How the Double Helix
Is Solving the Puzzle
Of the Past

Anna Meyer
(Thunder's Mouth Press)
DNA are those spaghetti chromosomes that you and I and, apparently, everyone (even Trent Lott) carry around in our cells: bones, skin, hair, kidney, tootsies --- everywhere, in fact --- that assures our mothers and fathers that when we appear in utero we will have our heads up there, our feet down there, and all those other parts where they belong, instead of, say, your nose being in your navel, your fanny on top of your head, your private parts on your foot like, say, the banana spider. Banana spiders mate with their feet.

"It is a rather complex process," says Meyer, in an amusing understatement: "but for our purposes it is enough to know that there are tens of thousands of genes on each individual's set of chromosomes, which can interact in a multitude of ways to influence different aspects of that individual ... DNA can be extracted from virtually any part of a plant or animal, including skin, hair, blood, bone, teeth, seeds, leaves, insects, fungi and even bacterial colonies."

    Strangely enough for such an important molecule, pure DNA is not actually very spectacular to look at: it is a whitish, thread-like material, which can be scooped up and wound around a glass rod --- a common, if rather nerdy, source of entertainment for undergraduate genetics students in their laboratory classes.

Ms. Mayer is interested in what is known as "ancient DNA research," in which scientists try to extract enough DNA from old dinosaur bones so they can sell the plot-line to Hollywood and retire from the daily grind of autoclaves and petri plates, retire to Paris.

The cases that are described in The DNA Detectives include a search for the chromosomes of the moa, a nine-foot tall bird-brain from New Zealand that disappeared apparently as soon as scientists started looking for it 175 years ago. Then there are investigations into the Black Plague (14th Century Europe), tuberculosis (15th Century Americas) and the flu pandemic of 1918 - 1919 (the world).

This last, she tells us, may have killed as many as 100,000,000 individuals, mostly the young and the healthy. "This flu seemed to spread in a very strange way, appearing to jump about randomly, popping up in places that did not seem to have direct person-to-person contact with other areas with the disease." Based on genetic research, a scientist at the US Armed Forces Institute of Pathology came up with samples from victims' lungs (preserved, in one case, in a body buried in the permafrost of an Inuit village in Alaska) and, from these, posited that the virulence was caused not by the virus itself but by the body's overreaction: the victims' immune systems produced "a particularly strong response to it," during which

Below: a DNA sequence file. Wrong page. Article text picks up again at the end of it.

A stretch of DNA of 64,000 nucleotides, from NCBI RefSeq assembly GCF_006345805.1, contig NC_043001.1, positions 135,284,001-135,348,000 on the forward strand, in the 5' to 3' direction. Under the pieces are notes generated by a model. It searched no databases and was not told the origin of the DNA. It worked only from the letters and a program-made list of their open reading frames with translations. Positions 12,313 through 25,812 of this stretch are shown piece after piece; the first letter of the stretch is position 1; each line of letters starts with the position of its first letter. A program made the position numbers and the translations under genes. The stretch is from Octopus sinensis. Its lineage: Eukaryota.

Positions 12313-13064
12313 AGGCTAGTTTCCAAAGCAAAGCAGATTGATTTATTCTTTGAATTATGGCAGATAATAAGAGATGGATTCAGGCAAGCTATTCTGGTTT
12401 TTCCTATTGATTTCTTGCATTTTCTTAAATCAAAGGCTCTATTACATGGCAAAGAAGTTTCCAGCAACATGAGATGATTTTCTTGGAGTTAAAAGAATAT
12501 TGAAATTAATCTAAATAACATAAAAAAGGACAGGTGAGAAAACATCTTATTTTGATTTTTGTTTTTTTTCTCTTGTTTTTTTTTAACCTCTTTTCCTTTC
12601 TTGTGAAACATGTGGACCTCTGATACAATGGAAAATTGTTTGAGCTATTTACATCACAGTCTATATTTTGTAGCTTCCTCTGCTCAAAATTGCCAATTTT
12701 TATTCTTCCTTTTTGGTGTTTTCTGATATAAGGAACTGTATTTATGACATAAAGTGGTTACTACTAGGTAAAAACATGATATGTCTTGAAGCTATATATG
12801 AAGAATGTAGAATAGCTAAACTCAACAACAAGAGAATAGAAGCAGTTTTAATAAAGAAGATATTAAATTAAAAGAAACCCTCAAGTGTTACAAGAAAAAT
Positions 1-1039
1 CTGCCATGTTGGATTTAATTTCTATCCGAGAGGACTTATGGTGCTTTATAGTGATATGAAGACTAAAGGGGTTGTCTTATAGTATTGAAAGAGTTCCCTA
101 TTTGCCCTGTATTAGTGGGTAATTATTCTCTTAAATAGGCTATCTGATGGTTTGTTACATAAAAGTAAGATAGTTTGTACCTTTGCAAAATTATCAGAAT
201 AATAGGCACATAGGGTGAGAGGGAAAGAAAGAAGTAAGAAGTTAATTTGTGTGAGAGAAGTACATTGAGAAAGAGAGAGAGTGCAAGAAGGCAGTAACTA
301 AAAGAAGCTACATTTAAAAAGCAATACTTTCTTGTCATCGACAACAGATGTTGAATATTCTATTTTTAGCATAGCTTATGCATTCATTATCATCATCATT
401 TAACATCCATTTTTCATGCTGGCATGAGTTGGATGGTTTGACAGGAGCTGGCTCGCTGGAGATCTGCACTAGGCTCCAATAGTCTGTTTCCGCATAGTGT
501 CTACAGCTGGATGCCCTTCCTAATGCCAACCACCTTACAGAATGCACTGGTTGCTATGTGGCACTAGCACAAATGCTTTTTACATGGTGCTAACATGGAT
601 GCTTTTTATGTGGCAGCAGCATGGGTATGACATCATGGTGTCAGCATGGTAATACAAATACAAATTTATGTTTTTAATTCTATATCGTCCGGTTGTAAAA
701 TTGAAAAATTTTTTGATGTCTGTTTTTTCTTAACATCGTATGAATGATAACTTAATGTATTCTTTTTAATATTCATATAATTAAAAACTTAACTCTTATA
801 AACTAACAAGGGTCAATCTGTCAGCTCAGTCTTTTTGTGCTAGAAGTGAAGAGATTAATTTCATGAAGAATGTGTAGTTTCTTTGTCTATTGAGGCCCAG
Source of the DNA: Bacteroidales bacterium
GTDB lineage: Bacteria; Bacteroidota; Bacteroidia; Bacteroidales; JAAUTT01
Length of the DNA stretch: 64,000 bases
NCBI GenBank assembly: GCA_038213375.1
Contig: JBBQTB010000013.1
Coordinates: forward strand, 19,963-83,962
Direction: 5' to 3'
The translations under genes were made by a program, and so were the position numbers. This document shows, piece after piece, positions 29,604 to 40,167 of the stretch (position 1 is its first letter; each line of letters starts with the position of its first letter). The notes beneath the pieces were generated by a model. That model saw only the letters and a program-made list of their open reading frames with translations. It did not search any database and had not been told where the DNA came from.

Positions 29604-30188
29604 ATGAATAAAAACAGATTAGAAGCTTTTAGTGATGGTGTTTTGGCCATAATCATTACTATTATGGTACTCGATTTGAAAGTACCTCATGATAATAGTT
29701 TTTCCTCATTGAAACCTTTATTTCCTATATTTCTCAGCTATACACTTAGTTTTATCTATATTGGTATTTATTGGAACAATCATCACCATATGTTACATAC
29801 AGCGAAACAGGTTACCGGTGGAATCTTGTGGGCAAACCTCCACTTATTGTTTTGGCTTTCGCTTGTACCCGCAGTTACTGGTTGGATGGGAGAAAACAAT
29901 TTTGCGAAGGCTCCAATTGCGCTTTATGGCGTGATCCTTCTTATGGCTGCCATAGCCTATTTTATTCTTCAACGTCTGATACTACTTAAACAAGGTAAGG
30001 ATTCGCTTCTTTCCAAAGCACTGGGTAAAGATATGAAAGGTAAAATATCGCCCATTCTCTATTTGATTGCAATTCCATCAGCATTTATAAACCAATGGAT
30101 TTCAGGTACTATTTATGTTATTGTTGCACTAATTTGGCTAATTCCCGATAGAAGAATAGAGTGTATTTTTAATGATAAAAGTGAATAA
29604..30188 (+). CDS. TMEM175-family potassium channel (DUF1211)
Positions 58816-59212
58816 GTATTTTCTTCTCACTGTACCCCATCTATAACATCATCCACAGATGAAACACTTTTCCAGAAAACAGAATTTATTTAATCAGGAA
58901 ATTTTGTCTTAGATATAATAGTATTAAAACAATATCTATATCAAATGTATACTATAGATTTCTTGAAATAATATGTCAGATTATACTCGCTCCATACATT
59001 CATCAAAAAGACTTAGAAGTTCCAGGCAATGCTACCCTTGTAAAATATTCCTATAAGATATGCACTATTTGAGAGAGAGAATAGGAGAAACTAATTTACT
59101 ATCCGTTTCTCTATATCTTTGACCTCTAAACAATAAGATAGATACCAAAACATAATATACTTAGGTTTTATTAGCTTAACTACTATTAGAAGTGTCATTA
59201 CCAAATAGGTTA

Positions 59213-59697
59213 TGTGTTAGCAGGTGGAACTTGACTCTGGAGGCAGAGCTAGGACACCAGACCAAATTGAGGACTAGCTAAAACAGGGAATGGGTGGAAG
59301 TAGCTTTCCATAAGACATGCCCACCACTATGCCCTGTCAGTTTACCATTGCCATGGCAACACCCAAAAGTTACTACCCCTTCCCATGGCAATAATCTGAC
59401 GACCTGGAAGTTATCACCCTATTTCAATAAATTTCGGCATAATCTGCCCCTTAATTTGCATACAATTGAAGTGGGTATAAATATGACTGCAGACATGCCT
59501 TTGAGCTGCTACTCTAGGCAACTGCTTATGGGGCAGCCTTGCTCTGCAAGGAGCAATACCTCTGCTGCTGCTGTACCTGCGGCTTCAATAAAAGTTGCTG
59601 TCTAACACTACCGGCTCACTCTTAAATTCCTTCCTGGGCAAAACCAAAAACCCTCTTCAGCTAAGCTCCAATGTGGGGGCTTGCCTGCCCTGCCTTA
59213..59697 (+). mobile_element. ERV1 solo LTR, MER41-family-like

armies of white blood cells and fluids could rush to the lungs, leading to the pneumonia that killed so many.

§     §     §

The chapters in DNA Detectives on moas and thylacines seem to go on far too long, but the detective work into the plagues and the flu make for compelling reading. And, too, the chapter on searching out Romanov survivors of the Russian Revolution --- if there were any survivors --- is tantalizing.

However, our author might want to seek out a suitable editor for her next venture. Like the white blood cells in the 1918 flu pandemic, the adjectival modifiers here can leave one gasping for air: "very skeptical," "truly remarkable," "the scientific community was very excited," "the death rate was simply huge." Meyer tells us that the Russian Revolution's "crunch time" came in 1917; that there were a number of "really good moa finds" in caves; and Funnily enough, no one seems to recorded just what happened to the horse. The introductory word, funnily enough, appears in my ancient and battered Webster's Third, but shouldn't.

--- Lolita Lark
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